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Mindfulness for the management of cachectic cancer patients: Arandomized study

Christian Focan

Department of Oncology, CHC-Liège, Belgium

E-mail : christian.focan@chc.be

Ghislain Houbiers

Department of Oncology, CHC-Liège, Belgium

Laura Gilles

Department of Dietetics, CHC-Liège, Belgium

Vincent Baro

Department of Psychology, CHC-Liège, Belgium

Marie-Pascale Graas

Department of Oncology, CHC-Liège, Belgium

DOI: 10.15761/IFNM.1000147

Article
Article Info
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Keywords

 cancer, cachexia, dietetics, mindfulness

Cancer cachexia is a complex syndrome characterized not only by a significant weight loss with rapid fall of body mass index (BMI), fatigue, drop of performance clinical indices but also by an important  muscle wasting  with loss of lean body mass and  physical power, and biological abnormalities such as inflammatory syndrome, anemia, reduction of albumin and pre-albumin serum rates [1]. Cachexia, observed in more than 50% of cancer cases, is not easy to manage and, by now, no standard treatment has been acknowledged [1].

Recently, some teams have proposed to explore possibilities of complementary medicine, such as physical exercise and therapies from oriental inspiration (Tai-chi; Qi-gong). Also some psychiatric groups have studied the ability to help patients in the relief of their stress by applying meditation tools as full body mindfulness [2].

To the best of our knowledge however, no team has proposed to cancer patients to  participate to workshops specifically structured on the concept of mindfulness and  developed not only on a psychological  dimension  as previously proposed by some authors [2] but also for the first time  on  a dietetic  dimension. This type of management has been implemented by our group in a randomized study held as a pilot-project having benefited from a grant from the Cancer-Plan Belgium.

The study protocol received approval from Clinique Saint-Joseph (Liège; Belgium) ethics committee on June 12th 2012 (study 11/22 /597). Cancer patients treated in our oncology department developing evidence of cachexia [1] were proposed, after informed consent, to be included in a randomized trial aiming to compare standard management(control group B) versus standard management and voluntary participation (experimental group A) to psychological and dietetics workshops offering a cognitivo-behavioural  approach based on full body mindfulness philosophy. Four double workshops were programmed every 2 weeks. Details on the coverage proposed in these dietary and psychological specialized workshops are available on request (christian.focan@chc.be).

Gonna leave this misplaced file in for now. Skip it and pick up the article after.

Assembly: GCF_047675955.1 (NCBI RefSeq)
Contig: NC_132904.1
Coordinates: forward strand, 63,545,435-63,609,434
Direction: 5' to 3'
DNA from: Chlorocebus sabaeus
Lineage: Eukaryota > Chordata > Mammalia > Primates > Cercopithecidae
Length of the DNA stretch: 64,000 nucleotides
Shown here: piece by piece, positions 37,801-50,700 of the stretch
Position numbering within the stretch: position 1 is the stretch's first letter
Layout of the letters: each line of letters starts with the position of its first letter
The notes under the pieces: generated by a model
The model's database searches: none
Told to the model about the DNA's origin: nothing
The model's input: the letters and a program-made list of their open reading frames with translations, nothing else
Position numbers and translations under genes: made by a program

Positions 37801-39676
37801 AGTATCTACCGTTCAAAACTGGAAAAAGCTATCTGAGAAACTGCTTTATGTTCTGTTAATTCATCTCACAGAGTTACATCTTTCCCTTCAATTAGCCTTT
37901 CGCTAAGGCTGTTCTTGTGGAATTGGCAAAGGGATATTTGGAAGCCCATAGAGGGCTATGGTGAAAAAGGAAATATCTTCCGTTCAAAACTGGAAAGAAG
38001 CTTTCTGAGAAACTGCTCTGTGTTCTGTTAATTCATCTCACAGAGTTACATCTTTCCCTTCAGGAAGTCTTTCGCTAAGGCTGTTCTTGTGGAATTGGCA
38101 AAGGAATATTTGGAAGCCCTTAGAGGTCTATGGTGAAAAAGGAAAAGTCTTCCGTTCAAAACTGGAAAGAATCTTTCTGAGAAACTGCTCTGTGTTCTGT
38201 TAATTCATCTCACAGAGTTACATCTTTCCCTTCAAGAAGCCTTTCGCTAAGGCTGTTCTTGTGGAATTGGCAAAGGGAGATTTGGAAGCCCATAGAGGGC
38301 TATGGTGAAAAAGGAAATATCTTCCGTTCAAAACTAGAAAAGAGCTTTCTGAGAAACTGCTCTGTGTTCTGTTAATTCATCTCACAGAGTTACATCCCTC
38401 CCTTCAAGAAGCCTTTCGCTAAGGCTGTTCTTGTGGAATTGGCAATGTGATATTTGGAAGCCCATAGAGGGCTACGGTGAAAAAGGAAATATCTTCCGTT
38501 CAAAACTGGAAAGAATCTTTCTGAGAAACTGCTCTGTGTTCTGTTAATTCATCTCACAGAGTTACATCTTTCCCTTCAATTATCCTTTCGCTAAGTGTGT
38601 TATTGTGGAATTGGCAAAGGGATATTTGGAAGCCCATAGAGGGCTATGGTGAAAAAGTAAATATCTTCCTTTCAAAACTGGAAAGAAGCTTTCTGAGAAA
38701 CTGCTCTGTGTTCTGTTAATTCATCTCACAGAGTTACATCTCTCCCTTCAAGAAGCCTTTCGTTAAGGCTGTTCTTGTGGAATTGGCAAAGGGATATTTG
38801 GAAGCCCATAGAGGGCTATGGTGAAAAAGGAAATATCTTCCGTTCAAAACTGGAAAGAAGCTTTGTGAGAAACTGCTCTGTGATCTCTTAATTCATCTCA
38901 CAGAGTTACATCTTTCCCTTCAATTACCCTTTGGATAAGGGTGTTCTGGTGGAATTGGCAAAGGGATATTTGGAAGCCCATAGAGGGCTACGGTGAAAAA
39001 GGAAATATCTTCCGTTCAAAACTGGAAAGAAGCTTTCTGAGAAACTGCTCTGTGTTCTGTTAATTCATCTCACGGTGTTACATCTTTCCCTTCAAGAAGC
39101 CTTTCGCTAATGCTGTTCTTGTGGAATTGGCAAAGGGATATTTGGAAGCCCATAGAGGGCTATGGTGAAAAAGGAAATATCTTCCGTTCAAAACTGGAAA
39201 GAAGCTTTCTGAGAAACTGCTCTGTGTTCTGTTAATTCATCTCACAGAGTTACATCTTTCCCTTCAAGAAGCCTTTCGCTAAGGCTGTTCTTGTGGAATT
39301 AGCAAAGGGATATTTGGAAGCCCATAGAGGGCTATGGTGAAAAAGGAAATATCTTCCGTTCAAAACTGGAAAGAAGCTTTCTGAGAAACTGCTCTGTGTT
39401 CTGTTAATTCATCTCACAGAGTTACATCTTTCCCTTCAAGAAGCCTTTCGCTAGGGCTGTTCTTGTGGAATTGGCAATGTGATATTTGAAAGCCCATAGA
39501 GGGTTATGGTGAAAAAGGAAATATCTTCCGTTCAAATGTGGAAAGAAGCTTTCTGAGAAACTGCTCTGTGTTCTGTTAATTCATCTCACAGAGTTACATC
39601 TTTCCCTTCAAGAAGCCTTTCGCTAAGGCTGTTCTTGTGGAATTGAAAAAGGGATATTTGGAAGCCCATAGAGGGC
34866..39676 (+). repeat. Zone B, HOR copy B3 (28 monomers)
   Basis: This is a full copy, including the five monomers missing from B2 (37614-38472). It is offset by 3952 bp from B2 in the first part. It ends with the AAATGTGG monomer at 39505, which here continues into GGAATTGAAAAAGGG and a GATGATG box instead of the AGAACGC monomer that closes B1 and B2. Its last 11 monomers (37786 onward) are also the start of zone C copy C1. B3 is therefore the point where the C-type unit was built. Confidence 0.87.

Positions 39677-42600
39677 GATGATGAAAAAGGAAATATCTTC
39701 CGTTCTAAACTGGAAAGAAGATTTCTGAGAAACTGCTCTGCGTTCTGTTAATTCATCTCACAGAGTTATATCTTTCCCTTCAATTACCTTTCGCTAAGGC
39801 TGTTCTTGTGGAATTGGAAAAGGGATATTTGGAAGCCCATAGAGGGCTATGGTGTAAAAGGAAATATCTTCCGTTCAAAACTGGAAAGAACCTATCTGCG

All subjects benefited from the same clinical and biological evaluation as well as from the same detailed quantitative and qualitative food anamnesis (daily ingested total calories and distribution of calorie intakes in carbohydrates/lipids/proteins). These assessments were proposed before the beginning of workshops (time 0; T0), one month later or after 2*2 workshops (T 1 month; T1), and 2 months later or after 4×2 workshops (T 2 months; T2).

Furthermore, questionnaires aiming to evaluate quality of life and psychological mindfulness perception were administered to all patients at the 3 experimental times. For quality of life, the EORTC-QLQ-C30 was elected [3] while for mindfulness approach, the FFMQ (Five facet Mindfulness Questionnaire) validated in various languages (ie in french one) was applied [4].  EORTC questionnaire comprises 30 randomly distributed questions (with quotation from 0 to 4) allowing after grouping to obtain scoring for global health, physical, emotional, cognitive and social functioning; also some scorings are centered on symptoms (fatigue; pain; sleep disturbances; appetite) and treatments side-effects (GI-tract) [3].  In FFMQ document,  40 questions quoted from 1 to 5 (scale ranging from  ‘never or very rarely true’ to ‘very often or always true’)  also randomly applied,  allowed  after grouping to assess psychological behaviour in terms of observation, description, action, no judgment and lack of reactivity [4]. Data collected by both questionnaires for  the aim of a comparative analysis had to be added, normalized (standardized) and directed so that the higher  the value between 0.0 and 100.0% (thus inversing scoring for some questions) , the more positive for the patient was the estimated  variable [3,4].